130,000 overseas Vietnamese to return home for Tet holiday

By VnExpress   December 10, 2016 | 12:18 am PT
130,000 overseas Vietnamese to return home for Tet holiday
People wait for relatives and friends at Tan Son Nhat International Airport. Photo by VnExpress/Huu Khoa
Tan Son Nhat Airport in Ho Chi Minh City is working hard to make sure passengers can move quickly during this holiday season.

The Business Association of Overseas Vietnamese expects about 130,000 overseas Vietnamese to fly home for the upcoming Lunar New Year, or Tet, the country's most important holiday.

Nguyen Hong Hue, chairman of the association, said the estimate is based on visa application data.

The number of returning Vietnamese overseas is forecast to sharply increase from mid-December to mid-February, with an estimated 3,000-4,000 arrivals daily.

Tet begins on the first day of the first lunar month, which falls on January 28 next year, but festive celebrations can stretch over days both before and after that. The official break for the upcoming Tet is one week.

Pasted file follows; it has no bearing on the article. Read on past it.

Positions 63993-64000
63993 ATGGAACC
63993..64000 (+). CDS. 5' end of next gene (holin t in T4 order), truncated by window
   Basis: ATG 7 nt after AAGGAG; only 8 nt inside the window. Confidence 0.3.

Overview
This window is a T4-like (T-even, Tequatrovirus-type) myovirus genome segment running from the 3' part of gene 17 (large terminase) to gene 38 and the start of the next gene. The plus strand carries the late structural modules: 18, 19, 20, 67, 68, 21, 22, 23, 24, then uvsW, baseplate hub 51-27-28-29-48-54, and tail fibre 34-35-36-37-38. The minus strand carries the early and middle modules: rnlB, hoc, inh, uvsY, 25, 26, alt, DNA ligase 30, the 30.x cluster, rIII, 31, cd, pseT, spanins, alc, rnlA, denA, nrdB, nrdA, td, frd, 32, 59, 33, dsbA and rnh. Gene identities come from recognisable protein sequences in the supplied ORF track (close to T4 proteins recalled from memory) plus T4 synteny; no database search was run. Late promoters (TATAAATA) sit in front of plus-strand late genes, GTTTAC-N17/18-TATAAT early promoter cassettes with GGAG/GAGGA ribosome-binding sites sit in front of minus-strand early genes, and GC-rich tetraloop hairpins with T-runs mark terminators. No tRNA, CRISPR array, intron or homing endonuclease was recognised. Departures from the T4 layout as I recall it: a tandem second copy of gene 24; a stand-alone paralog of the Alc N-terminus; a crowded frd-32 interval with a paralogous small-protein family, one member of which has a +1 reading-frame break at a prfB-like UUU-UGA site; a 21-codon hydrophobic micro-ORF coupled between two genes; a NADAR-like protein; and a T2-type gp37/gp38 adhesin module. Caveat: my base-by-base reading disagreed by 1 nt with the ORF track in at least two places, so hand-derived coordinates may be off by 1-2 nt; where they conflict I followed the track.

Tan Son Nhat, the country’s largest international airport, will be under more pressure during this holiday season.

The airport, designed for both domestic and international flights, has become increasingly strained. It is expected to handle up to 31 million passengers by the end of this year, far beyond its maximum capacity of 25 million, said Lai Xuan Thanh, director general of the Civil Aviation Administration.

Customs officials at the airport said they stand ready to make sure that customs check only takes about 25-27 seconds.

There are around five million Vietnamese overseas, according to the World Bank.

By 2014, 1.3 million Vietnamese immigrants resided in the U. S. It was followed by Australia with 227,000 Vietnamese immigrants, Canada with 183,000, and France with 126,000, according to mid-2015 estimates by the United Nations Population Division.

Remittances from Vietnamese overseas remain a key source of funds for the country's economy, equivalent to about 8-10 percent of gross domestic product.

Vietnamese-Americans alone sent back about $7 billion last year. The number is expected to reach $8 billion this year.

Vietnam recorded roughly $13 billion in overseas remittances last year, slightly up from $12 billion in 2014, according to the World Bank.

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